So where does that leave palliAGED? Well, palliAGED is described as one of the nine CareSearch partners, so potentially it is a spoke. Yet, in contrast to the other partners it is fully managed by CareSearch and hence shares operational policies and procedures, it was also built on the same rigorous approach to evidence and sector collaboration, it similarly focuses on providing access to and use of evidence to inform best practice, and a single team works across both.  In Bostock and Brit’s matrix palliAGED is more than a partner, it qualifies as part of a multi-hub model with CareSearch.

Such multi-hub networks might arise where ‘spoke to hub access proves impractical’. [1] In this case it is the location of palliAGED within CareSearch that is impractical. Why is that the case?  CareSearch provides support across the life-course and demand for palliative care is currently increasing across most age groups. [3] Yet in absolute numbers the needs of people aged 75 years and older overwhelmingly dominate this demand. They accounted for almost 50% of hospital admissions for palliative care in 2017-18.[3] And this is likely to increase with many of the more than one million people accessing Commonwealth supported aged care having chronic and complex conditions that could benefit from palliative care. In addition to this, while end of life care is core business for residential aged care, it is both a place to live and a place to die.[4] Support in this context must take this into consideration and distinguishes it from hospice and specialist services engaged with terminal care. As a single hub the efforts of CareSearch might become skewed towards the greater demand from aged care. This risks, leaving younger cohorts and those who care for them unsupported with evidence and information. Establishment of palliAGED as a secondary hub solves this problem. It also allows for greater breadth in topic coverage to reflect the expanded remit of many aged care services.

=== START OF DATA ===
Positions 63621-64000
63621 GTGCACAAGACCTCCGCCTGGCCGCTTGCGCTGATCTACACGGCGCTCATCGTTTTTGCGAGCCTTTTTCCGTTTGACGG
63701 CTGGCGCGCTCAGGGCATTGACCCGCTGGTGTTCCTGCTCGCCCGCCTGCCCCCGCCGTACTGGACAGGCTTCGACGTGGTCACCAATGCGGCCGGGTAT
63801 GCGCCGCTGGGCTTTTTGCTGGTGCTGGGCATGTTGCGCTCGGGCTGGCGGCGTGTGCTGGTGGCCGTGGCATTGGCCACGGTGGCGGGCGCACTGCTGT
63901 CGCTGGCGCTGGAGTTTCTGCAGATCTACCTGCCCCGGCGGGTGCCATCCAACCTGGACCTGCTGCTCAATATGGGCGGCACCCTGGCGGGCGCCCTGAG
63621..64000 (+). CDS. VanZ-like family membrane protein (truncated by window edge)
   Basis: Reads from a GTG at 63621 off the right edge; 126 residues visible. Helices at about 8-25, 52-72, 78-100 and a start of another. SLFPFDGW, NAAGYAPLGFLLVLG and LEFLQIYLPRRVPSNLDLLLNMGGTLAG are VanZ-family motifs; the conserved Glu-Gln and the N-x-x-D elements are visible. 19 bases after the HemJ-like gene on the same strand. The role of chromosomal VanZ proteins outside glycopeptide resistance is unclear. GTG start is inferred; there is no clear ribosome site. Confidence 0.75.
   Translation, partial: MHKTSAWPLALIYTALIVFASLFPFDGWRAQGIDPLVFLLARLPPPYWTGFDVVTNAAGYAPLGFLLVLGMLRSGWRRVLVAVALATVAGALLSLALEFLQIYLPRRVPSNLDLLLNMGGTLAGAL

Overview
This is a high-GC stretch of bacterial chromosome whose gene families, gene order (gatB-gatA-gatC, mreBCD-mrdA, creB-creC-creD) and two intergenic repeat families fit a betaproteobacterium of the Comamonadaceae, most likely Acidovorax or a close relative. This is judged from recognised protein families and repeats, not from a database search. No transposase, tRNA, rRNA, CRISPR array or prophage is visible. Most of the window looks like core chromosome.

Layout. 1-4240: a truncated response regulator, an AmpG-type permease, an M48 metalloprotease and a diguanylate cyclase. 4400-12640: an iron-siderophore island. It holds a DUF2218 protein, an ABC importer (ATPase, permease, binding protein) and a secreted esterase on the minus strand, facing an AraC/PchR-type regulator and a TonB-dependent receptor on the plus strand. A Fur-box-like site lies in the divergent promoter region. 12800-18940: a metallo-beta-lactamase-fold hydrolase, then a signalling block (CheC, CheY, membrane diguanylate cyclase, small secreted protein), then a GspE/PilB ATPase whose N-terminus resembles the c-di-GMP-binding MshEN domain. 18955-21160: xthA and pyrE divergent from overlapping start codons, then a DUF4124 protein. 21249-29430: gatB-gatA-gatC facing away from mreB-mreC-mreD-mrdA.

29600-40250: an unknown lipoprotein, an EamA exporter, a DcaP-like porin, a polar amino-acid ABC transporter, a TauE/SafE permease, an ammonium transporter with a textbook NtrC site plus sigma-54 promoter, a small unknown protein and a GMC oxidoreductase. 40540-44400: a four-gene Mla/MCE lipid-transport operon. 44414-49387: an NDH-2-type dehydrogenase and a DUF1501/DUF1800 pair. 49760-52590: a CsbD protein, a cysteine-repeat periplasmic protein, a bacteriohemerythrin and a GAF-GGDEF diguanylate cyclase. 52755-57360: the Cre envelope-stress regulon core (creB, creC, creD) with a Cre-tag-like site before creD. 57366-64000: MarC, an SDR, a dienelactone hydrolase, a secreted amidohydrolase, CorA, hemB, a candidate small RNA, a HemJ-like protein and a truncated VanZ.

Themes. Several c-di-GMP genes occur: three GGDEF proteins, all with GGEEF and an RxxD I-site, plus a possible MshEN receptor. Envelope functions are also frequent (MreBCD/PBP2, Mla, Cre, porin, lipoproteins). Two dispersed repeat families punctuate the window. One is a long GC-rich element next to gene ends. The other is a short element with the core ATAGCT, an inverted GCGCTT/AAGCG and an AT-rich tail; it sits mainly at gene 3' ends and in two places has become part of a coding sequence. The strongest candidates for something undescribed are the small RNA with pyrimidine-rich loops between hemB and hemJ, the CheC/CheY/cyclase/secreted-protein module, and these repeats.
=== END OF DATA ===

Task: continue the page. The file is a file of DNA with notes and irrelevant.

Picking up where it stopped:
The multi-hub model of CareSearch and palliAGED started to take shape with consolidation of our aged care resources in 2017-2020. It is now maturing to meet the diverse and growing needs and contexts of palliative care across the life course. Synergy between CareSearch and palliAGED ensures rigour and quality at the hub level while maximising relevance, reach and resources through the spokes. The unique brand identity of palliAGED enables the focus to be centrally located within aged care and to address the specific context and needs of this sector. As we work to further refine the model it is hoped that this multi-hub relationship between CareSearch and palliAGED will help everyone to benefit from evidence informed palliative care.

References

  1. Elrod JK, Fortenberry JL Jr. The hub-and-spoke organization design: an avenue for serving patients well. BMC Health Serv Res. 2017 Jul 11;17(Suppl 1):457. doi: 10.1186/s12913-017-2341-x.
  2. Bostock L, Britt R. Effective approaches to hub and spoke provision: a rapid review of the literature. Social Care Research Associates. 2014 Sep. 
  3. Australian Institute of Health and Welfare. (2021). Palliative care services in Australia.  Admitted patient data [Internet]. Canberra: Australian Institute of Health and Welfare, 2021.
  4. Gibson D. Who uses residential aged care now, how has it changed and what does it mean for the future? Aust Health Rev. 2020 Dec;44(6):820-828. doi: 10.1071/AH20040.

 

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Dr Katrina Erny-Albrecht, Senior Research Fellow, CareSearch, College of Nursing and Health Sciences, Flinders University

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The views and opinions expressed in Palliative Perspectives are those of the authors and are not necessarily supported by CareSearch, Flinders University and/or the Australian Government Department of Health and Aged Care.